• Not Covered. Ailments not covered by the ADAAA include current illegal drug use (although activities related to rehabilitation programs are covered), gender identity disorder, and criminal disorders such as pyromania and kleptomania.
  • Easily Substantiated. The EEOC has released a list of common ailments which should easily be considered disabilities for ADAAA purposes, including deafness, blindness, missing limbs, autism, cancer, diabetes, cerebral palsy, epilepsy, HIV infection, major depressive disorder, post-traumatic stress disorder, and schizophrenia.
  • Non-Disabled Employees. The ADAAA does not offer protection for employees who believe they were discriminated against for not having disabilities.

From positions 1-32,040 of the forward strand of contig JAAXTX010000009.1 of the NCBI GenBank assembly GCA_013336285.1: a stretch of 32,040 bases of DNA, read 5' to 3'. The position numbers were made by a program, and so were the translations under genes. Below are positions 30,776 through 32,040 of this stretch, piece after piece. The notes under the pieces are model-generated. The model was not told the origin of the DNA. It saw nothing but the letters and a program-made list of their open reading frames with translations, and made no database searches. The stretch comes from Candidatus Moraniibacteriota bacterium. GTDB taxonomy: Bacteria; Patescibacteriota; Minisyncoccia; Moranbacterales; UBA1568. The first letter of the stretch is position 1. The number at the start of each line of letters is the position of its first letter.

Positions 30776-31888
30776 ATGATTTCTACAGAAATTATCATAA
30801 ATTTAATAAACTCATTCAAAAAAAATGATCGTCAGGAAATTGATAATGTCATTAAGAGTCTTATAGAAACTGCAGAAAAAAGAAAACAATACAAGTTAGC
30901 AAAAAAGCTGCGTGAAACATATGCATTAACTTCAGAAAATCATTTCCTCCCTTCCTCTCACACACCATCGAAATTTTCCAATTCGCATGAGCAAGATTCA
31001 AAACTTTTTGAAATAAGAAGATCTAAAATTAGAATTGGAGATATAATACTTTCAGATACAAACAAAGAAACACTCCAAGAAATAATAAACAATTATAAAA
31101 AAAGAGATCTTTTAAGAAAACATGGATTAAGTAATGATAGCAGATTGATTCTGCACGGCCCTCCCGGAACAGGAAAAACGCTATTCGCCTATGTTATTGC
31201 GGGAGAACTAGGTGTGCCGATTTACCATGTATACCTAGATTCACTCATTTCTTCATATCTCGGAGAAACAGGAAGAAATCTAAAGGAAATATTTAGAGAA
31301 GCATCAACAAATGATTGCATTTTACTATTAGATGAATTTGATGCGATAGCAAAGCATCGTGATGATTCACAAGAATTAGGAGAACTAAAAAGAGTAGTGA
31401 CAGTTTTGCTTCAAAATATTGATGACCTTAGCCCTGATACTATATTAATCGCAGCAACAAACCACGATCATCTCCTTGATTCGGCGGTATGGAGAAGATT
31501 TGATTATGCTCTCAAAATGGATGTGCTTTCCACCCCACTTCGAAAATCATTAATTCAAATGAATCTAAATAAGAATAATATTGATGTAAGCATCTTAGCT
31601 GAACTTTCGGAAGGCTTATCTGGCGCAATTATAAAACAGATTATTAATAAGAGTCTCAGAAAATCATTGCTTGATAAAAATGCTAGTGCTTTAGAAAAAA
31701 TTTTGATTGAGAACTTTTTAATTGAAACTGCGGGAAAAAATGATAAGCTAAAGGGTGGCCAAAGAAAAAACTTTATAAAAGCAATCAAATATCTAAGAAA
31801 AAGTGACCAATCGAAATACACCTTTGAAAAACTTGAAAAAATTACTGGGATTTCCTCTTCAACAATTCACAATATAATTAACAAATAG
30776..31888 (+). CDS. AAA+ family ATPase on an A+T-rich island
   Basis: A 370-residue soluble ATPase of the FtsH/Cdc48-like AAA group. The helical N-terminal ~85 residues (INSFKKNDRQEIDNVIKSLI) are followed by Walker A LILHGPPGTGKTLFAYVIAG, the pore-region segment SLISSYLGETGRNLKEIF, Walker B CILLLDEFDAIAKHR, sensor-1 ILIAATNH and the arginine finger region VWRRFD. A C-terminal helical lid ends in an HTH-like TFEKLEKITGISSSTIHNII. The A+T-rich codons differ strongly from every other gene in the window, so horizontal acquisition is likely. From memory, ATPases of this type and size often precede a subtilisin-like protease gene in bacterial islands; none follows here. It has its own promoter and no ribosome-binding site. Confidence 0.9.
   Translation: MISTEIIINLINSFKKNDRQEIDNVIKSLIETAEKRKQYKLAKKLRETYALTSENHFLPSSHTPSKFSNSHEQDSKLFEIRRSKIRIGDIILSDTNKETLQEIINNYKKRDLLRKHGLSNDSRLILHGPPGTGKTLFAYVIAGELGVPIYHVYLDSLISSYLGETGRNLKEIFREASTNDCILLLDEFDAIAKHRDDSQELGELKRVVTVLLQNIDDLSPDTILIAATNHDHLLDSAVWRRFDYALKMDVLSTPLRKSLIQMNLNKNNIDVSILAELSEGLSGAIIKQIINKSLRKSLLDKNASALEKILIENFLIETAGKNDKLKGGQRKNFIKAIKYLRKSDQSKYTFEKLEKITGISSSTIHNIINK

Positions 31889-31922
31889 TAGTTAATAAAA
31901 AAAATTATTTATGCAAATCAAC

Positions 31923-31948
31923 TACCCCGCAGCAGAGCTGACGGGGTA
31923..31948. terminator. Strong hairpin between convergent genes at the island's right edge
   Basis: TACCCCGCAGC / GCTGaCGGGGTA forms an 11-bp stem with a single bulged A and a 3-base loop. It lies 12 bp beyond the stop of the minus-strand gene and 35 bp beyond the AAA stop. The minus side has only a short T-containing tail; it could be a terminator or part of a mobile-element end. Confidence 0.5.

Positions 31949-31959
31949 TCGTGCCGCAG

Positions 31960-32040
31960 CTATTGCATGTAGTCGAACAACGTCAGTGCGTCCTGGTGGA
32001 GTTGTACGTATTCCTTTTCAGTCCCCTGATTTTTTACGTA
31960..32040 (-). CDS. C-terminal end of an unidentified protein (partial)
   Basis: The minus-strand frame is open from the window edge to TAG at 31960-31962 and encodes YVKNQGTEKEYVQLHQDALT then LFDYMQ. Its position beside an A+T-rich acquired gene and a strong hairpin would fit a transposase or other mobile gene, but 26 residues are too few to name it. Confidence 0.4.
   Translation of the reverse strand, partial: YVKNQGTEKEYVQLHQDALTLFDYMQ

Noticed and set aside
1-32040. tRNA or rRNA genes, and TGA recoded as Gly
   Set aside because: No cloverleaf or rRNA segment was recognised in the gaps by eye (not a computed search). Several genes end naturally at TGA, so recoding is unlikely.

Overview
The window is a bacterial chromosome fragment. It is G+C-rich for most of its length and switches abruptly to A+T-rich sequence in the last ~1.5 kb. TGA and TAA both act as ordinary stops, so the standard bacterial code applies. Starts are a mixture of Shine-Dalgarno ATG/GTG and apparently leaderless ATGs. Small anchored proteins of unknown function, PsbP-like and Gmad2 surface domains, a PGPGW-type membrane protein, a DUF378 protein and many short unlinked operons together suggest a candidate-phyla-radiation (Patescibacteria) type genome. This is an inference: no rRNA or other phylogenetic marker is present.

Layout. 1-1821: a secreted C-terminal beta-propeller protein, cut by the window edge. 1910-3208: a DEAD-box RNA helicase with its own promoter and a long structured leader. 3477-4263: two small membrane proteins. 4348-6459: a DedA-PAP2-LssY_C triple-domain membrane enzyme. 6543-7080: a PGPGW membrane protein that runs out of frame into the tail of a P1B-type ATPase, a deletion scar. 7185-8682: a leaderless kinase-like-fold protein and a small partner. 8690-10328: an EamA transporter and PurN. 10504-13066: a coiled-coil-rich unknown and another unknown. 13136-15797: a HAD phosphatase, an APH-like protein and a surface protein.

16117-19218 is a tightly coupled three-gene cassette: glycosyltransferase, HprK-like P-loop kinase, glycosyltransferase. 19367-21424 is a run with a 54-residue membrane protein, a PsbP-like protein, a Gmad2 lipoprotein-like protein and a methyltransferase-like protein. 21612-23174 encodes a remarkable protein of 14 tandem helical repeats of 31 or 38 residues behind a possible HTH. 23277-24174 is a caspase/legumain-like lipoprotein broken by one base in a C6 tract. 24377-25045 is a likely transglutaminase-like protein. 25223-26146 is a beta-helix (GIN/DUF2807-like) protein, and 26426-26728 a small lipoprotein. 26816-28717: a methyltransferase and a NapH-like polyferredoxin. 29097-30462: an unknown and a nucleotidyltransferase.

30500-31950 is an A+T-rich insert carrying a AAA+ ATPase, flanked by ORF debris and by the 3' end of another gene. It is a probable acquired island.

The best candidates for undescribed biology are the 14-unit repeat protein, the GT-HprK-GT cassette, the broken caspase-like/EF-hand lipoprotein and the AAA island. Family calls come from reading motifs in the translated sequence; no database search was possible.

What This Means for Your Company

Nextep's team of certified HR Professionals are already educated on these provisions and ready to help your company maintain compliance.

  • Best Business Practices. Continue to use your best business practices, which include treating all employees fairly regardless of any protected status. Hire, train, promote, pay, and terminate nondiscriminatorily, maintaining written records supporting your decisions. Again, these regulations are primarily focused not on the disability, but on preventing discrimination.
  • Employee Handbook. Nextep's handbook was reviewed by attorneys and updated to be compliant with ADAAA regulations. Companies with handbooks dated prior to January 1, 2009 should update immediately.